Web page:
Saturday, November 23, 2013

Wallace Monument near Stirling, Scotland

Although it has now been a few weeks since my daughter and I have returned from Scotland, the posting of these photos brings me right back to the day I was standing here.
The trip was more than a was meant to fill a space in my heart that connects to my ancestors. And, it did just that....
The next few photos are some of the details on the outside of the monument tower.
The Wallace shield embellished with the knotted rope. Atop the shield is the Scottish Thistle.
Sir William Wallace, Guardian of Scotland
The monument, designed by architect J D Rochead, was built in the Scottish Baronial Style.
The knotted rope, again, around the windows...
If you click on the photo, you can see Stirling Castle, on a distant hill.
Here is the beginning of the winding steps that lead to the overlook. All I wanted to see was the first level where Wallace's sword is displayed. When I made the first turn on the narrow stone steps, I knew I could probably make it. It was the return trip down that worried me. One slip and my holiday would be over.
In the gift shop, I spied a tee-shirt that said... "I've climbed the 246 steps".
In the end, I photographed the shirt and tweaked it with my computer...
 now you know,
the rest of the story !!
Meggie Mac

Friday, November 22, 2013

Friday Fences...Top of Abbey Craig, Scotland

A barrier fence with a spectacular view of Stirling, Scotland.
Instead of walking, my daughter and I decided to take the tour bus to the summit.
The 220' sandstone tower was erected on  Abbey Craig, a volcanic crag above Cambuskenneth Abby. There will be more photos of the National William Wallace Monument with a week end post.
Meggie Mac
Today, I'm joining with Jan n' Jer's Friday Fences. Click HERE to view more Friday Fences.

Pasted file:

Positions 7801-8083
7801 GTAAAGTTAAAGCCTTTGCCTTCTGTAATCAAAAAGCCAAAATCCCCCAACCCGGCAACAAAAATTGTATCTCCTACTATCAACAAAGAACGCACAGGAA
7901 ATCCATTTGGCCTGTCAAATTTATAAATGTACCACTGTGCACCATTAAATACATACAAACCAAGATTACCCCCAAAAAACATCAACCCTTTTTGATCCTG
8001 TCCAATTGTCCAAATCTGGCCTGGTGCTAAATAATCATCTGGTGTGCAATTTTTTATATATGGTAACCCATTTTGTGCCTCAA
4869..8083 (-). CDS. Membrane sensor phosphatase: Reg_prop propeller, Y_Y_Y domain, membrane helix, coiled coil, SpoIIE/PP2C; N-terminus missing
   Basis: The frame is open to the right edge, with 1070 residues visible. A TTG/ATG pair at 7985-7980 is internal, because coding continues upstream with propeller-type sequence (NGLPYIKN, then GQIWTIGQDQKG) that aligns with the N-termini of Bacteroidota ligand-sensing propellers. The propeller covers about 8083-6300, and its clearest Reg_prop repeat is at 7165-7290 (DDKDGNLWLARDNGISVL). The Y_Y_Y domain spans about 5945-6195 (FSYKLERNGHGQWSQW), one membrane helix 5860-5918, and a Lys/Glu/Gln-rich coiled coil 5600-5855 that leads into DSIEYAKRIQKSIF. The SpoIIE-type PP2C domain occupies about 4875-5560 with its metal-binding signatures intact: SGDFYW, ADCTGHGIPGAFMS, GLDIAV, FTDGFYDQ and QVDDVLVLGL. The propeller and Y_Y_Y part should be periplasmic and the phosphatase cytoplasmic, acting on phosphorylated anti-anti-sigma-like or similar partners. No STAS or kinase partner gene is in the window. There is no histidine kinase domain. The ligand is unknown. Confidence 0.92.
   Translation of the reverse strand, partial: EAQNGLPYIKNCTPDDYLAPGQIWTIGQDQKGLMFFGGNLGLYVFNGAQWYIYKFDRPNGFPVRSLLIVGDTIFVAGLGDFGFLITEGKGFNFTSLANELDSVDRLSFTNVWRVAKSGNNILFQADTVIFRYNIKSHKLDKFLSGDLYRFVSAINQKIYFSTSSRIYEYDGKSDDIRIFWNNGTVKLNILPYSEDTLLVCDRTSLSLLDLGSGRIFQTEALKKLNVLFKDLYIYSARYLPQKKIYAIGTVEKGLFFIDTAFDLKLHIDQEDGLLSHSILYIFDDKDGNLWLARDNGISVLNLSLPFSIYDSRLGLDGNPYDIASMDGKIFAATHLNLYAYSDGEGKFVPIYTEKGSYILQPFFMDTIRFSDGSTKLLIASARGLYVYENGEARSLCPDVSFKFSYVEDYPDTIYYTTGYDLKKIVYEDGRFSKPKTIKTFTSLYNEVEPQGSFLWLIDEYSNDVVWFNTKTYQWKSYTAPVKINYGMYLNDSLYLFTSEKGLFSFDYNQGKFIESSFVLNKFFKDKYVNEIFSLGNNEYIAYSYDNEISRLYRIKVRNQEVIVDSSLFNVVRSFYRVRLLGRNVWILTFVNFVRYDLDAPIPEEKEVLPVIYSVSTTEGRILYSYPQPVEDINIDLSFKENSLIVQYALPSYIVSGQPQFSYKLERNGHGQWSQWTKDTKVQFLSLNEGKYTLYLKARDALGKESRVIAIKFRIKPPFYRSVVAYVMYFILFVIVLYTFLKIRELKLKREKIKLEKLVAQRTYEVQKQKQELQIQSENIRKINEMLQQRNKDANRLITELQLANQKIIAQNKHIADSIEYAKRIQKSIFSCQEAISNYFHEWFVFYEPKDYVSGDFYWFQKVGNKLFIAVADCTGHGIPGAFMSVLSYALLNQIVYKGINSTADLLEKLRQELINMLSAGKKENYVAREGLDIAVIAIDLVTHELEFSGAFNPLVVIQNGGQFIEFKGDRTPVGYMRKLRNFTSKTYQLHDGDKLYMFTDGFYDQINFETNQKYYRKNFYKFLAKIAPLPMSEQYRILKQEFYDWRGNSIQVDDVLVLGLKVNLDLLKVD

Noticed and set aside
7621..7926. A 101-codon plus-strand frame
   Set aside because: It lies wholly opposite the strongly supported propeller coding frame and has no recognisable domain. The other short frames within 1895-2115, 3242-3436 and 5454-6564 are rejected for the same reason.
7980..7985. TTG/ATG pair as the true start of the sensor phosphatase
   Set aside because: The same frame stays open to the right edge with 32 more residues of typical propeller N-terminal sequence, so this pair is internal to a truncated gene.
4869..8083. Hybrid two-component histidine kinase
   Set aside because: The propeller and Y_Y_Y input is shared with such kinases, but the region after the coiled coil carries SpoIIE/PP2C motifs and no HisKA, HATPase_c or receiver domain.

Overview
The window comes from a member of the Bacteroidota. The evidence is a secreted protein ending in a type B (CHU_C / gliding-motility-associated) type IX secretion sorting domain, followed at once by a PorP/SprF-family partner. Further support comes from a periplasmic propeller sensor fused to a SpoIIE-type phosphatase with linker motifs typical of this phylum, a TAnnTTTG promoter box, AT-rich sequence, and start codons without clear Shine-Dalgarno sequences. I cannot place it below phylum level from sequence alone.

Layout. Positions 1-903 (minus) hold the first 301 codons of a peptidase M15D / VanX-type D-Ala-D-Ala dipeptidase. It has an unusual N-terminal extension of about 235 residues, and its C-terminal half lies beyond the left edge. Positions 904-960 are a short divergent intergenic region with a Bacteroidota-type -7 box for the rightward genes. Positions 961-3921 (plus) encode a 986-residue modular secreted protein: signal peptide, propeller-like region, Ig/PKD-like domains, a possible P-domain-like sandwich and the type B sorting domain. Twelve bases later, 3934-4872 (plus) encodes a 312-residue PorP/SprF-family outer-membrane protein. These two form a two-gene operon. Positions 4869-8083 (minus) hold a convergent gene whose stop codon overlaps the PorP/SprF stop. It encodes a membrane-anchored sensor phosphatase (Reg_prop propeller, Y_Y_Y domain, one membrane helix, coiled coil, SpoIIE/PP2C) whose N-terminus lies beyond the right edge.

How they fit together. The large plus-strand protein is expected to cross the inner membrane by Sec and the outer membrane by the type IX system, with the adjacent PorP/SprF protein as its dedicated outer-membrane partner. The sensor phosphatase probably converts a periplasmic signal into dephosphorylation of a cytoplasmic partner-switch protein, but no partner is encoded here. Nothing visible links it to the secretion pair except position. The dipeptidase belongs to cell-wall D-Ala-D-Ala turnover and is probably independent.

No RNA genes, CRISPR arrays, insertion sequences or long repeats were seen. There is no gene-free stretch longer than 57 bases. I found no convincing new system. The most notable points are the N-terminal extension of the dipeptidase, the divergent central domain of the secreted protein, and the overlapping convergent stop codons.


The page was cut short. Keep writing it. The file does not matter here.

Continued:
Sunday, November 17, 2013

Inspired Sunday...In Texas Country

Haw Creek Church is a mid 1800's renovated building that is used for weddings and other special events.
It's not often you see a blue door on a church.
Meggie Mac
I'm pleased to be joining with Inspired Sunday. Click HERE to see more churches.

Saturday, November 16, 2013

The Macpherson travels to Scone Palace

I've had these photos selected for about a week...but, no words came to mind. Has that ever happened to you when writing a post?

In the middle of Friday night, I woke up thinking about my recent visit to the beautiful castle.

The red leaves of the ivy covered walls, were simply stunning...

If you are interested in reading more about Scone Palace, click HERE. It is their official website with much to read. You can also get a glimpse of the interiors where cameras were not allowed to go.
Click HERE to see more of the interior photos. It is truly magnificent.
Here is what remains of the archway of the old City of Scone. It is very a powerful feeling knowing that you have walked where Scottish kings have walked Robert the Bruce in 1306.
Just beyond the gate is the Mercat Cross of Old Scone.
Historically a mercat cross is the Scots name for the market cross...
The following photos are just a few, showing the beautiful gardens. The scent of fir trees filled the reminded me of Christmas.
My daughter and traveling companion is in the background. Between our two cameras we took about
600 photos for the day.  


I hope it shows in the photos, what a wonderful day we had.....
Meggie Mac

Friday, November 15, 2013

Friday Fences and Greener Pastures

Add some rain to our cooler temperatures on the prairie....and the pasture becomes green again.
These tiny lavender flowers are dotting the countryside.
Meggie Mac
It's my pleasure to join with Jan 'n Jer's Friday Fences. Click HERE to see other blogs with Friday Fences.

Sunday, November 3, 2013

The Moot Hill.... Scone Palace, Scotland

 Beginning with Kenneth MacAlpin, in the 9th century, all of the Kings of Scotland were crowned on Moot Hill, seated upon the Stone of Scone. A replica of the stone can be seen in the left hand corner of this photo.
In 1996, the Stone was finally restored to the people of Scotland when it was moved to Edinburgh Castle. 
If you would like to read more about the Stone of Destiny, click HERE.
 Even with the removal of the stone by King Edward I in 1296, it continued to be the crowing place of the Kings of Scots.
The small Presbyterian chapel was restored around 1804.
There are four octagonal corner towers on the chapel.
Inside is a monument to Lord Stormont, kneeling on a cushion at an altar.
Two armored figures  flank each side of the altar.
Watch this week, for more posts on Scone Palace, near Perth, Scotland.
Meggie Mac
Linking with Inspired Sunday. Click HERE to see other churches.

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